so happy this group exists
My name is Elizabeth and I'm 24 and I felt like I was in a solo no man's land until I found this site yesterday. There are no support groups meeting in my state and none of my family or friends have any form of auto-immune disease so it's been a lonely road so far.
I got diagnosed with lupus January 24th while in Cape Town, South Africa. Since then, I have been at home with my parents since February recovering (it turns out I had some extensive kidney involvement).
Part of my isolation is that I don't have health insurance (right now (I was supposed to be in Cape Town for 6 months so I cancelled my US health insurance and of course they don't want to pick me back up now that I have this lupus diagnosis so tell all your friends and family not to do what I did no matter how healthy they think they are.) so I have not seen a rheumatologist at all because of how expensive they are. Even in South Africa, my diagnosis was based on an ANA score and the vast amoiunt of organ involvement and my joint swelling and pain.
My nephologist told me not to be concerned that it's something else since all my labs are consistent with active lupus but outside of what I read online I have no idea what it really means to now have lupus.
But I am so happy to have found you all and it's such a great help.
Welcome to the Forum! I'm so glad that you found us!
Please just know that anytime you need advice, support, information or just to vent or chat, we're all here for you!
I am SO sorry that you are going through such a hard time, especially with regard to your medical aid. :cry: Please know that I will be praying for you.
Where in Cape Town were you staying? Were you diagnosed at a Hospital? If so, do you mind telling me which one? I'm asking you because I live in Cape Town! Despite your illness, I hope that you enjoyed your stay here in South Africa and I'm sorry that you had to leave early.
Keep well and God bless!
Hi, Elizabeth - I have kidney involvement too - so do several others on the forum - and I know it's scary when you first heard the words. The good news is that with careful diet management, treatment and medication, kidney involvement can usually be managed very successfully. There are several treatment options available - which one your doctor chooses for you will depend on your medical needs, but if you have questions about any specific medicine or treatment, just post a question in the medications forum and someone will try to respond. If your nephrologist hasn't already set you up with one, I would really recommend getting with a dietician to help you plan your meals. Because your kidneys aren't working as well as they should, they may have trouble clearing your blood of waste products, so it helps to eat a diet that puts as little stress on your kidneys as possible. For most of us that means avoiding foods that are high in protein, sodium, or potassium, but your doctor might recommend a different diet for you. It can be hard to plan a healthy and balanced diet when you have any kind of special needs, so a dietitician or nutritionist can be a real help.
There are some really good books available about lupus - it's not a substitute for a good rheumatologist, but since you already know you have organ involvement, the more you know about the disease, the better you will be able to manage it. You can probably find some of these books at your local public library, or the librarian can order them for you. The Lupus Foundation (www.lupus.org) is also a good source of information about lupus kidney disease.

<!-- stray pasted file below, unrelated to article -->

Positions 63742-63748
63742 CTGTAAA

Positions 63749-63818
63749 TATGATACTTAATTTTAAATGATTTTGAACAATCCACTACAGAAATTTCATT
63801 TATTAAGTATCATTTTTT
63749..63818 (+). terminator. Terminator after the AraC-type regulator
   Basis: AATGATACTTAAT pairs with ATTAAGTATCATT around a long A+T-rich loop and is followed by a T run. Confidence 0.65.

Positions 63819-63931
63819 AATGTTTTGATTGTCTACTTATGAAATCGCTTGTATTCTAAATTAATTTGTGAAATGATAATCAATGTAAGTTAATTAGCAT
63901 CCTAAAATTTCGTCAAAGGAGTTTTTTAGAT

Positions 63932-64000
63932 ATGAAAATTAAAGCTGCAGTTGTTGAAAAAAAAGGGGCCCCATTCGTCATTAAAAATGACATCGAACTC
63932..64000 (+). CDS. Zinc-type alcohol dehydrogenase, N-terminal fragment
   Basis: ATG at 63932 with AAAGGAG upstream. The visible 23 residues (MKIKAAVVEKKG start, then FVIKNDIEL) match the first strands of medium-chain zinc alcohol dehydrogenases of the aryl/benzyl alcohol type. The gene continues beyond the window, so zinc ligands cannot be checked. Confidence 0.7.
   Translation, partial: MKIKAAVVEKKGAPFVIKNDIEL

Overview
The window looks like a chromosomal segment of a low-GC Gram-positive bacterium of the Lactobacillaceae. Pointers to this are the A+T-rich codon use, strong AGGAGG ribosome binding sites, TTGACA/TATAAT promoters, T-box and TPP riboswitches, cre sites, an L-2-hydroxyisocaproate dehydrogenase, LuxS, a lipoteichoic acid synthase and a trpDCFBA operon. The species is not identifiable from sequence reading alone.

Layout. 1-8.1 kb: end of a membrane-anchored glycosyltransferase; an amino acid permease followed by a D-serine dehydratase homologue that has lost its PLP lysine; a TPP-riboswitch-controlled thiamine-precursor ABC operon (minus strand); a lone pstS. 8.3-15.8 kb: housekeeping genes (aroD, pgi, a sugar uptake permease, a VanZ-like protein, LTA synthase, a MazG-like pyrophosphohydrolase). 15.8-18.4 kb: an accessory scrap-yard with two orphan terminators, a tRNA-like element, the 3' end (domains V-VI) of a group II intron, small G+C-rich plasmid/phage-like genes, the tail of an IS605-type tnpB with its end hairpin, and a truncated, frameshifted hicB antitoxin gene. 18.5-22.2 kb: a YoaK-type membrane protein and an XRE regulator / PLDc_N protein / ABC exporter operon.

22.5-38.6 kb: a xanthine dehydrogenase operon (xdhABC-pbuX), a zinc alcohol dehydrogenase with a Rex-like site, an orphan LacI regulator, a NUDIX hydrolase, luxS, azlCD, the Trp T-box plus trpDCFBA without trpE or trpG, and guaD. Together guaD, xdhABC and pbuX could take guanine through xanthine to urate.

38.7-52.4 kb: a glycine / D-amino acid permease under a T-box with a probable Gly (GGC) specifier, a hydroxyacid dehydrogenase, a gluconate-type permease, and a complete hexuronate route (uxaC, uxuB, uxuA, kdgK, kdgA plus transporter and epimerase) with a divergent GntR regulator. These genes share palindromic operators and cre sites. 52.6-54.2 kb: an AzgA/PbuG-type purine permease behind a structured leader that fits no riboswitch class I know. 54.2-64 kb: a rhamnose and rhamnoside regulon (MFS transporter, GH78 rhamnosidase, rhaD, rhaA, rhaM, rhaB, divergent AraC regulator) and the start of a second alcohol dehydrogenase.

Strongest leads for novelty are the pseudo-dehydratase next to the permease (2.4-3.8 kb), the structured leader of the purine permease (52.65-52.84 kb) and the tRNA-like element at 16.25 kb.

These are some of the better books available -
The Lupus Book: A Guide for Patients and Their Families - revised edition 2005
by Daniel J. Wallace (This is one book worth purchasing to keep available as a reference)
Taking Charge of Lupus: How to Manage the Disease and Make the Most of Your Life
by Maureen Pratt, David Hallegua, Daniel J. Wallace
The First Year - Lupus: An Essential Guide for the Newly Diagnosed
by Nancy C. Hanger, Elena Massarotti
Living with Lupus: The Complete Guide, Second Edition
by Sheldon Paul Blau, Dodi Schultz
Lupus : Everything You Need to Know
by Robert G. Lahita, Robert H. Phillips
Positive Options for Living with Lupus : Self-Help and Treatment
Talking About Lupus: What to Do and How to Cope
by Triona Holden
Hope this helps! Again, welcome - I hope you find this place as warm and helpful as I do.
I loved Cape Town and was so very sad to leave as in they had to tell me I had to leave otherwise I would have battled my nephritis there. I was at Christian Barnard Hospital and the doctor was a pulmonologist named Dr. J. O'Brien who was phenomenal and thorough and in the end refused to charge me a thing. My boyfriend and I hope to come back to South Africa in the future since our trip was limited (never got to Stellenbosch and never went up Table Mountain and never went anywhere but Cape Town for the most part). I am happy to know there would be a lupus friend if our dreams did come true. Our original plan was to live in Cape Town for close to 4 months but that got cut down to 3 weeks when I got sick.
Originally Posted by IloveHistory
I, too, have had Lupus Nephritis, and things have turned around for me in the last year to the extent that I have been able to get off most of my meds. I wish you luck with your insurance woes.
Glad to have you here!
I'm SO glad that you enjoyed your stay here and sincerely hope that you are able to come back and visit soon!
Christiaan Barnard Memorial Hospital is a very good hospital; both my Neurologist and my Spinal Surgeon are there, as well as my old Paediatrician!